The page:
By Bernard Roth (2015)
This book gives ideas in area of design thinking to control our intentions to create habits that make our lives better.
Idea of design thinking principle :
1. Empathize : Whether you design, you are not primarily doing it for yourself. You are doing it with other people’s needs and desires in mind. Figure out the user’s experience and how to help.
2. Define the problem. Narrow down which problem you are going to solve or question you want to answer.
3. Ideate. Generate possible solutions using any means you like – brainstorming, mind mapping, sketching on napkins… however you work best.
4. Prototype. Without going crazy to make anything perfect (or even close to it), build your project in physical form, or develop the plans for what you’re going to enact.
5. Test and feedback.
Some other areas of thinking :
1. Nothing is what you think it is . You give everything its meaning.
2. Reasons are bullshit. You need to have bias towards action.
3. Getting unstuck. If you get stuck, try putting it aside for a while. Or take the time to explain exactly why you can’t solve the problem. The author’s friend created a handout, listing 22 things to try if you find yourself hitting the lamp post.
4. Find assistance. If you want people to assist you, you should ask them and be a decent human being.
5. Doing is everything. Notice the difference between intention and attention, between trying to do something and actually building it.
6. Watch your language. Successful communication takes both intention and attention. It requires the explicit intention that the meaning be shared and also it takes the explicit attention to be sure it has been shared. Acknowledge other people’s issues. People want to know you heard them.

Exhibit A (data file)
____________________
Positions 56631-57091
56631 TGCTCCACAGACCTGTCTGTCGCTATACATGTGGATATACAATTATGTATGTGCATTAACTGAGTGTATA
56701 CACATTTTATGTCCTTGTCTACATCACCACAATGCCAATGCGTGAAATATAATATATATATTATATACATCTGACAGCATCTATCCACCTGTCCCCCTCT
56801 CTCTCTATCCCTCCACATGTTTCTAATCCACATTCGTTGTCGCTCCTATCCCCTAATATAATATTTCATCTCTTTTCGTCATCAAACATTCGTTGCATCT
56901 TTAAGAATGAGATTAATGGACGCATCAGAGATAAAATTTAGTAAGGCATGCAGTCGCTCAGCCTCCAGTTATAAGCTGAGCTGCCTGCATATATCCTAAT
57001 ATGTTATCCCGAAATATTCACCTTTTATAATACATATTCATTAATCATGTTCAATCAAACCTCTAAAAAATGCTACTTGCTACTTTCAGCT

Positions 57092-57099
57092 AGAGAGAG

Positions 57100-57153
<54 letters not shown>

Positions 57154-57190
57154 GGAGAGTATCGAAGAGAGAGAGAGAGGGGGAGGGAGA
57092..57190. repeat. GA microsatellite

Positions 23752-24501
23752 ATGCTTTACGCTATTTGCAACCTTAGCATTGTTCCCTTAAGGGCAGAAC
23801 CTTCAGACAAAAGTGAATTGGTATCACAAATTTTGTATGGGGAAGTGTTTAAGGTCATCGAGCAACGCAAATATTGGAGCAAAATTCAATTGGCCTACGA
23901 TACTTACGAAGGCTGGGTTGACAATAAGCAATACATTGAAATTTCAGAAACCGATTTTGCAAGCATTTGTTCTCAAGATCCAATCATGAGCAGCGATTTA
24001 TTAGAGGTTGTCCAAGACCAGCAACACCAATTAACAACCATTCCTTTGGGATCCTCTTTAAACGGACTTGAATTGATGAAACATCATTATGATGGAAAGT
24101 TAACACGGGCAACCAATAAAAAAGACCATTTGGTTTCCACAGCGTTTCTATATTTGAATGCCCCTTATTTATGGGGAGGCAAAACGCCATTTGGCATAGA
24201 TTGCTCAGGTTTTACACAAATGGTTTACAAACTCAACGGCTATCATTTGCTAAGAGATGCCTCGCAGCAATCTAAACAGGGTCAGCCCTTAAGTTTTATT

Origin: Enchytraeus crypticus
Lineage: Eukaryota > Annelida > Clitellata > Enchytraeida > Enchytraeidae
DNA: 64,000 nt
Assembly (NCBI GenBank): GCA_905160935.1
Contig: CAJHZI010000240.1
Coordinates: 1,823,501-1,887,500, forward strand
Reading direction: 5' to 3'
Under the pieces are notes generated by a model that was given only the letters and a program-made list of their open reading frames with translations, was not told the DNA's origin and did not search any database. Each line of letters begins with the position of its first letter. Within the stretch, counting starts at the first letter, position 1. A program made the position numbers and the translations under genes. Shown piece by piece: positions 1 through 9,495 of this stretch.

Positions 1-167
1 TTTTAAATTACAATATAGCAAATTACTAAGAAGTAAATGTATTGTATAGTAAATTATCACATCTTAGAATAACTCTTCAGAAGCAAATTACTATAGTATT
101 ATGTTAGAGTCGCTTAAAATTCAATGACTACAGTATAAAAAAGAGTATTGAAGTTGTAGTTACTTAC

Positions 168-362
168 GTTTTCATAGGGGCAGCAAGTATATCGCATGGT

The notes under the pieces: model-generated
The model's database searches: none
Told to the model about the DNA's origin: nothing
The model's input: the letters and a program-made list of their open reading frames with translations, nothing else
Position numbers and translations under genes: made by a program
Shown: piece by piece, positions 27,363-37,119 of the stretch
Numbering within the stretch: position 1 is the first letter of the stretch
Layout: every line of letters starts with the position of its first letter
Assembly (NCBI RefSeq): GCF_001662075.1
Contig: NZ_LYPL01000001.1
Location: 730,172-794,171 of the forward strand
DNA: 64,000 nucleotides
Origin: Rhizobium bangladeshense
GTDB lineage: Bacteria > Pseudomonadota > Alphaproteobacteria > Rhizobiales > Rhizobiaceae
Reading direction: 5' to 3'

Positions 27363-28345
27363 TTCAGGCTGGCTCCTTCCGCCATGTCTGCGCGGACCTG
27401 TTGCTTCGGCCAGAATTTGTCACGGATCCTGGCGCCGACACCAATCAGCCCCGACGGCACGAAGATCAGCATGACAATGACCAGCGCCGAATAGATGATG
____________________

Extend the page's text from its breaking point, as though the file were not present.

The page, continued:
7. Group Habits. An effective group icebreaker is to divide class into pairs in which each tells the other what type of person she is; this provides good experience in both talking and listening. The more you reveal about yourself, the more people like you. It is ironic that we hide aspects of ourselves because we fear rejection. It is the hiding, not the revealing, that leads to rejection.
Apply these same ideas in a private conversation. Next time you are having a leisurely conversation, tell your acquaintance what type of person you think you are and then ask her to tell you about herself. Then go on to share the last time you could not sleep all night and ask your partner when that happened to her. From there start trading stories about the last time you had a good laugh, the last time you made a bad mistake, and so on. At the end notice how your relationship with the other person has been altered by the details you shared.
8. Self image by design. Make a list of your attributes. Ask yourself “Who are you”
Who am I in terms of what I have?
Who am I in terms of what I do?
Who am I in terms of my being?
You can use guided fantasy to assist you in examining who you are really are. Imagine getting off the plane and making your way to a bus. Take a short bus ride, and then imagine getting off the bus. Now, imagine a house in the distance, and walk towards that house. When you get to the house, explore the outside and then the inside, examining the details carefully. In speaking for the house and its possessions, you are describing yourself. This is an excellent way to look at yourself, because it is nonthreatening. It produces candid insights that might otherwise not be available from examination of one’s own self image.
9. Big picture – Insanity in individuals is something rare – but in groups, parties, nations and epochs it is the rule.
10. Make achievement your habit – The next time you are asked to do something, don’t spend too much time thinking. Simply charge ahead. Do this by taking the first idea that comes into your head and make a quick prototype.